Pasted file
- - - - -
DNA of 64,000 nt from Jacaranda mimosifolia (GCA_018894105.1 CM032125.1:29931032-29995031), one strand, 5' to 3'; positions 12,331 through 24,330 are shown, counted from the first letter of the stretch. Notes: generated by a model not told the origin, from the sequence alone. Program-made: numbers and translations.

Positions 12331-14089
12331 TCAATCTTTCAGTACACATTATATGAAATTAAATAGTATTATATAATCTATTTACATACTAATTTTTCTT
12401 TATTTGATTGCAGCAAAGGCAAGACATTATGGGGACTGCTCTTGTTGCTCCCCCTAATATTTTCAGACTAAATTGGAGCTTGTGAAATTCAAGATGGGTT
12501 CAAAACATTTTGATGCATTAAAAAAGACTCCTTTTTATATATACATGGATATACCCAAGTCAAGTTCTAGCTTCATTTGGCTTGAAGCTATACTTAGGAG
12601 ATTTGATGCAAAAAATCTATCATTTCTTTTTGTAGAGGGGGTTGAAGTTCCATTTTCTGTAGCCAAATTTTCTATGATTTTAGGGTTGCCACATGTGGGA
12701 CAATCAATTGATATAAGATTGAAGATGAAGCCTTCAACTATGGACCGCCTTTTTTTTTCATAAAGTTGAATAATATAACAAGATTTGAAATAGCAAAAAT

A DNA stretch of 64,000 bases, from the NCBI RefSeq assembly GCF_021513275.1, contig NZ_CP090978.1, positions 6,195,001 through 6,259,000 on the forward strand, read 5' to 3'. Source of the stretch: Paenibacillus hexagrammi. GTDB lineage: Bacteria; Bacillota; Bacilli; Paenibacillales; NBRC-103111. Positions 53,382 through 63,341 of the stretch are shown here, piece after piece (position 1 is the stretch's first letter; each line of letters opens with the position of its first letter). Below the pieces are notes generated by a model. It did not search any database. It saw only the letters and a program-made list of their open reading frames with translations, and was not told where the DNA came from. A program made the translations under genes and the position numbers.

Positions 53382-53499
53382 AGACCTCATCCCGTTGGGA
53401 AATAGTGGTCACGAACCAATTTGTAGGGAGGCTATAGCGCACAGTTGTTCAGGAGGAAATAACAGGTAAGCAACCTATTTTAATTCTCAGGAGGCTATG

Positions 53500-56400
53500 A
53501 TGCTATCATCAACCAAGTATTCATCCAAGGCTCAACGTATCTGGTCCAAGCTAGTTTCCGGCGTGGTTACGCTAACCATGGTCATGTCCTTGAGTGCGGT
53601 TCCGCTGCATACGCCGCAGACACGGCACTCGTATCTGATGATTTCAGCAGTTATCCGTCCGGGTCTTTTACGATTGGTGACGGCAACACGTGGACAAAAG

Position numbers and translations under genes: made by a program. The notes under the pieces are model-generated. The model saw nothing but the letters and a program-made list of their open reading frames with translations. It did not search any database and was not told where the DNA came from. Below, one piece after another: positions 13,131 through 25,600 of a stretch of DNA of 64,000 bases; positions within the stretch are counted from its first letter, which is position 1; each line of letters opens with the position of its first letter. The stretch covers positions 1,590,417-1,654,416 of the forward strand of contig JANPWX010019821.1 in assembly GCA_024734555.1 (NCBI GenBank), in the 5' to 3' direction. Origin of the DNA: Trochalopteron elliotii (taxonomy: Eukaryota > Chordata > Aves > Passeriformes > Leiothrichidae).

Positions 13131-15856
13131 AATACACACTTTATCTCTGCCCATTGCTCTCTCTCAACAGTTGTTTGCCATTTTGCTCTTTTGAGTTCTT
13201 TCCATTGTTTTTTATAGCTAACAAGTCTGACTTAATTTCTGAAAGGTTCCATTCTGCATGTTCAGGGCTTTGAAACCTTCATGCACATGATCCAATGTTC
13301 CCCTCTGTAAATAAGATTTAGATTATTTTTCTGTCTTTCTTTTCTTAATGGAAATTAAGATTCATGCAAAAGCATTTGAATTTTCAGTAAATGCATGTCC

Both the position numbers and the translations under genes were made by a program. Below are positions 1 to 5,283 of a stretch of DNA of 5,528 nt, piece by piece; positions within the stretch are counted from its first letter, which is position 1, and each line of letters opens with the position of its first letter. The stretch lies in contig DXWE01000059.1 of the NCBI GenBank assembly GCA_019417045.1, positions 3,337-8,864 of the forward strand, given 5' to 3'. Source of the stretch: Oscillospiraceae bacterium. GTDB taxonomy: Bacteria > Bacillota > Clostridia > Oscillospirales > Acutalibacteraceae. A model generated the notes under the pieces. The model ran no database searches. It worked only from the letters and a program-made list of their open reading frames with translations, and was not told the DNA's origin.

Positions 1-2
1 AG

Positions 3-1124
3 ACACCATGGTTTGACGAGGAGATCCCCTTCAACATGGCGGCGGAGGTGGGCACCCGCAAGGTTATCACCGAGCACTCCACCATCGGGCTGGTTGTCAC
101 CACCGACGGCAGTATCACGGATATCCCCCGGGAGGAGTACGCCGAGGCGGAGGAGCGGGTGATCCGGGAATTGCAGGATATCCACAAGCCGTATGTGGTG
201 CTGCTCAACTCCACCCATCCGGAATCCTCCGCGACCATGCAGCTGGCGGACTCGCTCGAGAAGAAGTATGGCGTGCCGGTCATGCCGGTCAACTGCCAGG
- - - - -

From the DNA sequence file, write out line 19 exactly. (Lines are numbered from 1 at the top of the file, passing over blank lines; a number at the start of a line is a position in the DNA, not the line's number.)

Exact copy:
13201 TCCATTGTTTTTTATAGCTAACAAGTCTGACTTAATTTCTGAAAGGTTCCATTCTGCATGTTCAGGGCTTTGAAACCTTCATGCACATGATCCAATGTTC